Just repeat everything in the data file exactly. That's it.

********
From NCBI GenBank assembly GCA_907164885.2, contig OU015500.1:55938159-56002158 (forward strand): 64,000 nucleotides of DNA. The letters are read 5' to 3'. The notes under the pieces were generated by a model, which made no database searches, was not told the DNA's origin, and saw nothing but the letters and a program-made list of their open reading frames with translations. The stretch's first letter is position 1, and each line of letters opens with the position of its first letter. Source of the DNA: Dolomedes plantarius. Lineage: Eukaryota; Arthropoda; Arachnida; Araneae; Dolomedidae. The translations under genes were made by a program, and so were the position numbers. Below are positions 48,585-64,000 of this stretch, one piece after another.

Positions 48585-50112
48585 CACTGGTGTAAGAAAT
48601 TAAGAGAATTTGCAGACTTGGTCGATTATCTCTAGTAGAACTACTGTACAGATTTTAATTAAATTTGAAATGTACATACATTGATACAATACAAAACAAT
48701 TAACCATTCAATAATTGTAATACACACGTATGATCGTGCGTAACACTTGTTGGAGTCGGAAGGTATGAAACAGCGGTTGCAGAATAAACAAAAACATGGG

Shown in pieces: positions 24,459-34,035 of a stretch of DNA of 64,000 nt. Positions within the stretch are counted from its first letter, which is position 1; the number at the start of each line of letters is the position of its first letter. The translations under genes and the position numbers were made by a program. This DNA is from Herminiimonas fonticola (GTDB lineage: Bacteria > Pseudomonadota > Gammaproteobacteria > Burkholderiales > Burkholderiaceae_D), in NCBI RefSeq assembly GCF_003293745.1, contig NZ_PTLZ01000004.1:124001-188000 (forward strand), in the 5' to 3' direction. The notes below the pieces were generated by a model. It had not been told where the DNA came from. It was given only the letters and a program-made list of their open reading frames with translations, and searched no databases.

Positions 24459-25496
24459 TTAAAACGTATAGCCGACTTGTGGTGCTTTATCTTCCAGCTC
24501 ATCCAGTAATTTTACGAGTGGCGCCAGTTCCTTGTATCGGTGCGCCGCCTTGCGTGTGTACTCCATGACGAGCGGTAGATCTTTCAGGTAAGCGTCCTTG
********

From NCBI GenBank assembly GCA_907164885.2, contig OU015500.1:55938159-56002158 (forward strand): 64,000 nucleotides of DNA. The letters are read 5' to 3'. The notes under the pieces were generated by a model, which made no database searches, was not told the DNA's origin, and saw nothing but the letters and a program-made list of their open reading frames with translations. The stretch's first letter is position 1, and each line of letters opens with the position of its first letter. Source of the DNA: Dolomedes plantarius. Lineage: Eukaryota; Arthropoda; Arachnida; Araneae; Dolomedidae. The translations under genes were made by a program, and so were the position numbers. Below are positions 48,585-64,000 of this stretch, one piece after another.

Positions 48585-50112
48585 CACTGGTGTAAGAAAT
48601 TAAGAGAATTTGCAGACTTGGTCGATTATCTCTAGTAGAACTACTGTACAGATTTTAATTAAATTTGAAATGTACATACATTGATACAATACAAAACAAT
48701 TAACCATTCAATAATTGTAATACACACGTATGATCGTGCGTAACACTTGTTGGAGTCGGAAGGTATGAAACAGCGGTTGCAGAATAAACAAAAACATGGG

Shown in pieces: positions 24,459-34,035 of a stretch of DNA of 64,000 nt. Positions within the stretch are counted from its first letter, which is position 1; the number at the start of each line of letters is the position of its first letter. The translations under genes and the position numbers were made by a program. This DNA is from Herminiimonas fonticola (GTDB lineage: Bacteria > Pseudomonadota > Gammaproteobacteria > Burkholderiales > Burkholderiaceae_D), in NCBI RefSeq assembly GCF_003293745.1, contig NZ_PTLZ01000004.1:124001-188000 (forward strand), in the 5' to 3' direction. The notes below the pieces were generated by a model. It had not been told where the DNA came from. It was given only the letters and a program-made list of their open reading frames with translations, and searched no databases.

Positions 24459-25496
24459 TTAAAACGTATAGCCGACTTGTGGTGCTTTATCTTCCAGCTC
24501 ATCCAGTAATTTTACGAGTGGCGCCAGTTCCTTGTATCGGTGCGCCGCCTTGCGTGTGTACTCCATGACGAGCGGTAGATCTTTCAGGTAAGCGTCCTTG